EPA Plans to Green Light Increase in Harmful Airplane Emissions
Greenhouse gas emissions from airplanes threaten human health and contribute to climate change, but the EPA's proposed regulatory approach is not sufficient to reduce CO2.
Last week, the EPA determined that greenhouse gas emissions from airplanes threaten human health and contribute to climate change. While this is a necessary first step towards controlling these harmful emissions, the EPA’s proposed regulatory approach is not sufficient to reduce the millions of tons of CO2 that airplanes release into the atmosphere each year.
The EPA’s finding confirms that aircraft are a significant source of greenhouse gas pollution, emitting approximately 700 million metric tons of CO2 in 2012. To put that in perspective, a large elephant weighs about 7 tons—so think of 100 million decently sized elephants. If aviation were a country, it would be 7th overall in terms of emissions, just below Germany and more than Korea and Canada.
Globally, airplane emissions have quadrupled since 1960, and are on track to triple again by 2050, assuming the current 4-5% demand growth per year along with 1-2% fuel efficiency improvements. U.S. domestic airlines improved their fuel efficiency almost 50% between 1993 and 2010. But since 2010, in the absence of any regulation, they have not made any further improvements.
In fact, due in part to the Obama administration’s carbon regulations, the automobile industry has strongly outpaced aircraft manufacturers in this area, improving fuel economy of new cars and trucks by 4-8% per year in major markets. It’s time for President Obama to set rules for aviation to accomplish comparable gains.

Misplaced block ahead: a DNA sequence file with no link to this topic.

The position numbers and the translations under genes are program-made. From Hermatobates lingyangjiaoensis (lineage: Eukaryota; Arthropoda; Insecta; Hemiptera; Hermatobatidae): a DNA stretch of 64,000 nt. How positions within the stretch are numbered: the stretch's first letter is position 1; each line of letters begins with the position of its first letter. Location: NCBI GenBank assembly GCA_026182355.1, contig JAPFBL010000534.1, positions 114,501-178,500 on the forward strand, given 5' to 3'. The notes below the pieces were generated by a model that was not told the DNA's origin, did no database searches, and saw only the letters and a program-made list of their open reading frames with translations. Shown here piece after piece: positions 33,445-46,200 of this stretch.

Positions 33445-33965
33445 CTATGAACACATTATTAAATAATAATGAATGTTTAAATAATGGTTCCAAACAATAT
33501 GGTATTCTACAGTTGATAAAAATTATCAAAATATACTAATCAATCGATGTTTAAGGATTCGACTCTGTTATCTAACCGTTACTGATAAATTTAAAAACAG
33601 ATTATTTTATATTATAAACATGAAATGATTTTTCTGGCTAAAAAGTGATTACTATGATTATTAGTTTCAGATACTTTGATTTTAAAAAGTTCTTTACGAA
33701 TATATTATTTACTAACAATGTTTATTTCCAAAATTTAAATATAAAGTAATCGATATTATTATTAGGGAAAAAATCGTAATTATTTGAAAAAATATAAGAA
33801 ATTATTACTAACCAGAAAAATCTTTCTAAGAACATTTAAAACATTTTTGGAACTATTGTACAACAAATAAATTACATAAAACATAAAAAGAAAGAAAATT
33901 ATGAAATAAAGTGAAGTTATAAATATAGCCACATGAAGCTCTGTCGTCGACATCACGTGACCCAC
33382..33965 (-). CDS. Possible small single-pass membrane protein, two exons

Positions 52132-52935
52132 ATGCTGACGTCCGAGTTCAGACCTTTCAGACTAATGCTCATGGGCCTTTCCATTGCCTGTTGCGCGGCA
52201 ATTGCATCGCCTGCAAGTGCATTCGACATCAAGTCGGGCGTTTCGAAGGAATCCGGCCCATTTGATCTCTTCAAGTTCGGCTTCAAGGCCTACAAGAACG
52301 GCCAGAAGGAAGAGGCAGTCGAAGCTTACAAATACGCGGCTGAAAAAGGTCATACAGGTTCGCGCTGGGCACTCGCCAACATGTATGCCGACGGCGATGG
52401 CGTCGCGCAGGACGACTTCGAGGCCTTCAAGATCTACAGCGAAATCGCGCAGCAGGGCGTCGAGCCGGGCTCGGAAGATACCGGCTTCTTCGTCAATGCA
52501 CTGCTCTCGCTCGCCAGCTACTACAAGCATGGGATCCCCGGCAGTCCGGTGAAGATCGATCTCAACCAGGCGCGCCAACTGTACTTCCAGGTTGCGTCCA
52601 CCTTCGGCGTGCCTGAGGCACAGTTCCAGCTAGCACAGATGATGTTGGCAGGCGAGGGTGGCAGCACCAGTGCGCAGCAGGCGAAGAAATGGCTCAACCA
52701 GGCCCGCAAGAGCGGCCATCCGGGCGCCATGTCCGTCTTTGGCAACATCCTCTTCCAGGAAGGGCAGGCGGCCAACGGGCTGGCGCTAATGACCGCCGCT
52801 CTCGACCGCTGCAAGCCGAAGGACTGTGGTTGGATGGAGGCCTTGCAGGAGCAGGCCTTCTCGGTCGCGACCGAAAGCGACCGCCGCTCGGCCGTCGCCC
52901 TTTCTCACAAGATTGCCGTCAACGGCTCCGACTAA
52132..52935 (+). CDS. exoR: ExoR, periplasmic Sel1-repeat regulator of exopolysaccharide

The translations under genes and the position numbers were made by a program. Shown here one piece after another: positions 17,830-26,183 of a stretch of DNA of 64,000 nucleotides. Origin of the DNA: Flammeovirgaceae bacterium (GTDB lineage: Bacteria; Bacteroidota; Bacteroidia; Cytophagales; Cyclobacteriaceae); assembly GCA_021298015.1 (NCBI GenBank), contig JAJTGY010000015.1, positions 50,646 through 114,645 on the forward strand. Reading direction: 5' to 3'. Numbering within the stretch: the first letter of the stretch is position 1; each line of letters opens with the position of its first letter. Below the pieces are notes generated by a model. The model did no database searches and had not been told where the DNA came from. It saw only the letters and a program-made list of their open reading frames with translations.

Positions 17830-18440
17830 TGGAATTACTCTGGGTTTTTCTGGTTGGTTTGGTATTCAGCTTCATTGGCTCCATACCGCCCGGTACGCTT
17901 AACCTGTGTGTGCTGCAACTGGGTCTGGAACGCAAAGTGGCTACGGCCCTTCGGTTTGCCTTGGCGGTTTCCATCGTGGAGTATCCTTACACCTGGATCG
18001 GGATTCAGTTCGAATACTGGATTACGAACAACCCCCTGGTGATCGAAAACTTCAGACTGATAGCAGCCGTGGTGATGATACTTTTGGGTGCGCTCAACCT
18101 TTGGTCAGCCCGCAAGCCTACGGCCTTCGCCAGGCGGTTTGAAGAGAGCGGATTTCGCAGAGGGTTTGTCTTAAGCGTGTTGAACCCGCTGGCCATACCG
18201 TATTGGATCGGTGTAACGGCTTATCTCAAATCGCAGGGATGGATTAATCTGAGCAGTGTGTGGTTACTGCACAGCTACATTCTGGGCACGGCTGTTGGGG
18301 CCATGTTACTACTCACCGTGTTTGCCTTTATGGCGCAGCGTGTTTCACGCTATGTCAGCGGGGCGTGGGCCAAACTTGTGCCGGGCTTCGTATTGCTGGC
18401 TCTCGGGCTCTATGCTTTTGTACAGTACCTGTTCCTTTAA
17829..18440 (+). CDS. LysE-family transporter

Unfortunately, the EPA’s proposed approach to rein in airplanes’ substantial CO2 emissions is not up to the task. Instead of using its Clean Air Act authority to reduce emissions, the EPA proposes to follow the lead of the International Civil Aviation Organization (ICAO) and set a “business-as-usual” standard that will lock in emissions increases for decades to come.
ICAO was assigned the responsibility to address greenhouse gas emissions in 1997, but it has failed to adopt a single binding climate policy since then. Now, ICAO is poised to adopt a CO2 standard that will exempt planes currently in use, and it may not even cover new planes but only apply to future designs. Given the 25 to 30 year operational lifetimes of aircraft, the four to seven year waiting period before this rule will go into effect, and the organization’s decision to set the stringency of the standard at 2016 technology levels, the result will be a standard with which nearly all airplanes will already comply. When set against industry growth, the result will be a substantial increase in emissions from this sector.
While the EPA’s acknowledgement of aviation’s greenhouse gas contributions is an important step towards regulation of airplane emissions, a Clean Air Act rule that does nothing but give a green light to continued increases in pollution is not the bold action necessary to enact significant change.
Sarah has a deep connection with international environmental law after living and working with communities in Nepal, Guatemala and South Africa. She works in the International program from the San Francisco, CA office.